Progressive taxation is seen by some as the easier approach, politically. But in reality, progressive tax codes hinder future reform measures because lower income brackets have no incentive to vote down the rate applied to top earners.
In my own home state of Missouri, our flat rate of 6% is applied beginning at $17,200 ($9,000 income plus the standard deduction and personal exemption), so all taxpayers have the shared incentive to lower rates across the board.
If Nebraska’s leaders are committed to their vision of real, sustained growth, they will consider modifying the proposed personal income tax option by removing progressivity in favor of a system that encourages success rather than punishing it.
“In an efficient market, at any point in time, the actual price of a security will be a good estimate of its intrinsic value.” - Eugene Fama
On October 14, Eugene Fama was one of three U.S. economists recognized by theRoyal Swedish Academy of Sciences and awarded the 2013 Nobel Memorial Prize in Economic Sciences for work in the area of “trendspotting in asset markets.” Fittingly, Fama is recognized worldwide as the leader of the empiricism that proved the fundamental truth that markets work, at least in the financial markets.
This idea was first conceived by Adam Smith and published in the groundbreaking 1776 book An Inquiry into the Nature and Causes of the Wealth of Nations, which outlines topics that were critical to the new dawn of the Industrial Age, such as productivity, labor and free markets. Next , the 20th century benefited from the wisdom and insight of Friedrich Hayek, who took Smith’s ideas a step further with his work on economic fluctuations, money theory and the influential concept that prices are a reflection of all of the available information.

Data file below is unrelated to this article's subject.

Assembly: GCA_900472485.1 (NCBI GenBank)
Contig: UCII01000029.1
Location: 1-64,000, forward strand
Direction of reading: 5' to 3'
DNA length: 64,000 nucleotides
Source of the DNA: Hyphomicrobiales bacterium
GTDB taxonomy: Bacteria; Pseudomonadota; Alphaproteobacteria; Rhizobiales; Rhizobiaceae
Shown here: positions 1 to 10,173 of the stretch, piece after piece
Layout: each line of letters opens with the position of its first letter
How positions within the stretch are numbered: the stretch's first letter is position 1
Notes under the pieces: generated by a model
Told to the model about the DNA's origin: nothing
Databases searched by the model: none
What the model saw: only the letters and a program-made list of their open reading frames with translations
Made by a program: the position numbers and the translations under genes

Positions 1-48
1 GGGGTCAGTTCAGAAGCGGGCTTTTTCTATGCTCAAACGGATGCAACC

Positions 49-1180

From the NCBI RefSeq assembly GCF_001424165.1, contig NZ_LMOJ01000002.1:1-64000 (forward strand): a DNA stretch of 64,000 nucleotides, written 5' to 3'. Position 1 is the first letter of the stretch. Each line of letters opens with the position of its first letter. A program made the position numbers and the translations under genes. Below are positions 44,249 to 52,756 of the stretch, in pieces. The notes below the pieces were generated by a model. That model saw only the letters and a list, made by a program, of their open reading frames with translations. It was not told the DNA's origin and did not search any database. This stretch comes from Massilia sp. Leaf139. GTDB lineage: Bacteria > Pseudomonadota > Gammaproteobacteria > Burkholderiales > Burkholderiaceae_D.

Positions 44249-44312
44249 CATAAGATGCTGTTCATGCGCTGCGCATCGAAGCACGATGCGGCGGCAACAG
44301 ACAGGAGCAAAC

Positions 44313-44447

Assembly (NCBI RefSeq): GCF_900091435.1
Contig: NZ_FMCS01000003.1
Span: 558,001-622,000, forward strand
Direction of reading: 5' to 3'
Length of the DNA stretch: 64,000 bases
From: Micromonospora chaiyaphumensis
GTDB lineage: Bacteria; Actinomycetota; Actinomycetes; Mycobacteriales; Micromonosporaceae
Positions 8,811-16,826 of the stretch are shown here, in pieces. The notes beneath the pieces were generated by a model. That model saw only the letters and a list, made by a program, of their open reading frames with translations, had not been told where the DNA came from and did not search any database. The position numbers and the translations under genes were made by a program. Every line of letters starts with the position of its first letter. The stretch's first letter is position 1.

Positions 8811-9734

But, it was Fama’s empirical studies that led to his development of the efficient-market hypothesis (EMH), which illustrates, unequivocally, that the price of an asset is an accurate reflection of all available information. Fama now is known as the father of efficient markets and his vast body of work is influencing public policy around the world.
Fama’s seminal work in the area of efficient markets was published during the time when I was one of his budding graduate school students at the University of Chicago. The Efficient Capital Markets: A Review of Theory and Empirical Work, which appeared in the Journal of Finance in 1970, introduced the EMH concept that led to the creation of the index fund, now the world’s most popular form of investment. This same theory informs not only private and institutional investment decisions throughout the world, but also is used to determine economic policy and financial regulations.